The chart begins just before FTX crashed. Data: DefiLlama; Chart: Tory Lysik/Axios Visuals

There are many blockchains and lots of applications for lending and borrowing cryptocurrency, but Ethereum remains the home for decentralized finance (or DeFi), Brady writes.

  • Lately, a lot of the standard bearers of lending have been making new versions of their savings-and-loan protocols.
  • Some of them have been adding features. Others are taking them away. More on all that below.

Of note: Aave v3 is the biggest of all of these protocols, but only if you add in other blockchains.

  • Aave decided to test its latest version on other chains first, only just arriving on Ethereum late last month.

By the numbers: There is just about a billion dollars in these four "small" projects. This time in 2020, all of DeFi broke $1 billion for the first time (entirely on Ethereum).

  • Today, DeFiLlama puts DeFi at $47 billion, across multiple blockchains.

🐣 4. The new and interesting money markets

Illustration: Shoshana Gordon/Axios

There's been some real innovation in the basic business of on-chain lending, Brady writes.

Recap: In DeFi lending, users entrust assets to a smart contact which has explicit rules about how others can borrow those assets.

  • The depositor shares some of the interest earned from borrowers on those deposits.
  • For now, most lending is fully collateralized. That is, a borrower needs to deposit a greater dollar value of one asset in order to borrow another.
  • All deposits and all loans are viewable on the blockchain, and the rules never shift unexpectedly.

So here's some of the newer money markets out there, with more details on what each of them offers.

Euler has been around a while. The innovation it is known for is its openness and permissionlessness. It also has an approach to enforcing the health of loans that's a little gentler on investors.

Fraxlend is part of the larger frax (FRAX) stablecoin ecosystem. The frax stablecoin works a tiny bit like the doomed stablecoin terra usd did, but it mostly works like a fully backed stablecoin.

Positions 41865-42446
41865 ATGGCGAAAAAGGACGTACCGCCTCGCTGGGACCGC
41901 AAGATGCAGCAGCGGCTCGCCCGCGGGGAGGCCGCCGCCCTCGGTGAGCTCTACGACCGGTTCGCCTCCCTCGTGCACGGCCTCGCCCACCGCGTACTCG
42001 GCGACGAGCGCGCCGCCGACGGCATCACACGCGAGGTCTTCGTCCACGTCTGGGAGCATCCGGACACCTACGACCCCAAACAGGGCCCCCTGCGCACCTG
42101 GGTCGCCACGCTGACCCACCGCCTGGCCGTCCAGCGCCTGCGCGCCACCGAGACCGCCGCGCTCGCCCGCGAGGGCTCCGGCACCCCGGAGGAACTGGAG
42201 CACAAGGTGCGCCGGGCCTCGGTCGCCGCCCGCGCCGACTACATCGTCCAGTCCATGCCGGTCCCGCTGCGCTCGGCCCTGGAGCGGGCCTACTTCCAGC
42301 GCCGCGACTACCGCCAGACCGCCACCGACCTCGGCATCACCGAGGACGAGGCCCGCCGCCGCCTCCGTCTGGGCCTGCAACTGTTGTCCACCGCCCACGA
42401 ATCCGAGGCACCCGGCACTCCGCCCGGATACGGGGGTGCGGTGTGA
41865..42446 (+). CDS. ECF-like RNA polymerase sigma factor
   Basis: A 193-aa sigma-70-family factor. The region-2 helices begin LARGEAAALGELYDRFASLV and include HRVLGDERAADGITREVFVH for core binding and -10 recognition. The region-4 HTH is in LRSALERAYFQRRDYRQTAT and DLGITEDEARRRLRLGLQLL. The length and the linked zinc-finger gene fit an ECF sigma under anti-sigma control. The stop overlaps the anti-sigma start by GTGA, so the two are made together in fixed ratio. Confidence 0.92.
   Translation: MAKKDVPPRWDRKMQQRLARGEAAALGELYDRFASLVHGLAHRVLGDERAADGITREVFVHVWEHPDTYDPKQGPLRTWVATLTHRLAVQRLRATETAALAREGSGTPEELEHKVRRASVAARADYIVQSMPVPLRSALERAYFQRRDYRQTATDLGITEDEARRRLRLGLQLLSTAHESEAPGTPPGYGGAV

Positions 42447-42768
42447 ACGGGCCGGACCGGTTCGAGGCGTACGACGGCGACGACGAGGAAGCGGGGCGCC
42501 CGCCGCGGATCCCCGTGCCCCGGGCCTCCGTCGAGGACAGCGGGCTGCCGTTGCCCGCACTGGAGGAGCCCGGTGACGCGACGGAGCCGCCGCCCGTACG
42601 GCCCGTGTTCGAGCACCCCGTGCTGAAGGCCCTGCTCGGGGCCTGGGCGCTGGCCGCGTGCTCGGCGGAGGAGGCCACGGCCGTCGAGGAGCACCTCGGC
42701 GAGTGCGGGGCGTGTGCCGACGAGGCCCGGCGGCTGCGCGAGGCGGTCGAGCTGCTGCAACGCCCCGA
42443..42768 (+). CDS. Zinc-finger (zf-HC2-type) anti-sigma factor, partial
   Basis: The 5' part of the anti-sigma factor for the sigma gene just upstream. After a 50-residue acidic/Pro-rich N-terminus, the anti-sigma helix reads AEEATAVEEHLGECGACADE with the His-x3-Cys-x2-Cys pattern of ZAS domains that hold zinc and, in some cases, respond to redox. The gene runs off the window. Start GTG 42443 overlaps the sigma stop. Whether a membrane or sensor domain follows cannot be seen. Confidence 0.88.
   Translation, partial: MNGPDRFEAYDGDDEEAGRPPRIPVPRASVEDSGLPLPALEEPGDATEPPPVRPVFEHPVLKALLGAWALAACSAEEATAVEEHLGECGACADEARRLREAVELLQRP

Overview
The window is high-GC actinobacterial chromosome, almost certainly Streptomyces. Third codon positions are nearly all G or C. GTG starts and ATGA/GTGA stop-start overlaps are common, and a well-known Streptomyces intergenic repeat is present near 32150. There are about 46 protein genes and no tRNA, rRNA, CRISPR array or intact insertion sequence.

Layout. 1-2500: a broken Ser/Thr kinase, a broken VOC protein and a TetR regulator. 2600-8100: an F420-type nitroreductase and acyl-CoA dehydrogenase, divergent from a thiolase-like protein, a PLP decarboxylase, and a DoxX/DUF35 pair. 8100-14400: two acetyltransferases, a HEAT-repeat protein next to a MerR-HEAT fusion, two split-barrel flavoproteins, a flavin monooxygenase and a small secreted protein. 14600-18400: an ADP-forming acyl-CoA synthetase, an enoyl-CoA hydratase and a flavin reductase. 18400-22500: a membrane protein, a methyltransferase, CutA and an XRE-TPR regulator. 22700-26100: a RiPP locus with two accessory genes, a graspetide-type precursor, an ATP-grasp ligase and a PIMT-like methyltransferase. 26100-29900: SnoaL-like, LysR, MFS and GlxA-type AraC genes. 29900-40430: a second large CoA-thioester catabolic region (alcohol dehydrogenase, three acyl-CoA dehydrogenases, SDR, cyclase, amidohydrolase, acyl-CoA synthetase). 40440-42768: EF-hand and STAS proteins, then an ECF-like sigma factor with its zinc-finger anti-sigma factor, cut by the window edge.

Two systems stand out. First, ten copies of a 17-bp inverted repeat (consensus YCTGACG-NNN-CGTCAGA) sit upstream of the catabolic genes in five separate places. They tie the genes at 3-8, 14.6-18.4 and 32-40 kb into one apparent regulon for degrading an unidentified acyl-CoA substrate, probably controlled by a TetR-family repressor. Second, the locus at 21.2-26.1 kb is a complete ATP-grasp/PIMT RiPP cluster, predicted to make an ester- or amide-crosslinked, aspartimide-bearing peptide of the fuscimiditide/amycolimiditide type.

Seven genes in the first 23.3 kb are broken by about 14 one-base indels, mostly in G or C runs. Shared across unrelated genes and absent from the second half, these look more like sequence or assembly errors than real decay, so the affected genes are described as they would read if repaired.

• With Fraxlend, holders of frax can earn interest by depositing their stablecoins for others to borrow, but the smart contract can also mint new frax.

Aave v3. As we noted earlier, all of the versions of Aave together are by far the largest of the DeFi money markets. Indeed, when its deployments on other blockchains are included, the total value locked in Aave v3 alone is at $634 million these days, which speaks to its core innovation: deposit on one chain, borrow on another.

Compound v3 went in another direction from every other update. It went... simpler. There's only one thing you can borrow on Compound v3, usd coin (USDC), because it's easy to exchange USDC for anything else anyway.

  • Collateral also doesn't earn interest, but investors can borrow more against it.

In addition, there's Morpho Finance, a peer-to-peer protocol built on top of Aave on Compound that allows people on both sides of a loan to earn more.

  • Basically, a depositor puts funds in and Morpho deposits them in another money market at first.
  • Then, when a borrower comes along, it withdraws the deposits and arranges a direct loan between the two, with better rates on both sides thanks to the direct nature of the transaction.
  • That's called "composability" in the crypto world — when one thing relies on another thing. There's over $200 million in Morpho now.

What we're watching: The SEC has cracked down on every lending program at centralized organizations, so it could come for these offerings one day, too.

  • Going after a DeFi lending operation would be trickier, but a recent CFTC case suggests it's not impossible to sue a DAO.

🪃 5. Catch up quick

🚨 NYDFS is investigating Paxos, the white-label stablecoin issuer behind Binance's BUSD. (CoinDesk)

💾 Microsoft disbanded its 100-person Metaverse Industrial Core team. (The Information)

🪀 The NFT market is bruised but not beaten, with some collections — especially new ones — doing well in later 2022. (DappRadar)

😵 a16z and friends lost their bid to prevent Uniswap from deploying onto Binance Smart Chain. (The Block)

Top coins

Performance of select cryptocurrencies
Data: CoinGecko; Table: Axios Visuals

This newsletter was edited by Pete Gannon and copy edited by Carolyn DiPaolo.

Thanks a ton to anyone who forwards these emails to others! —C & B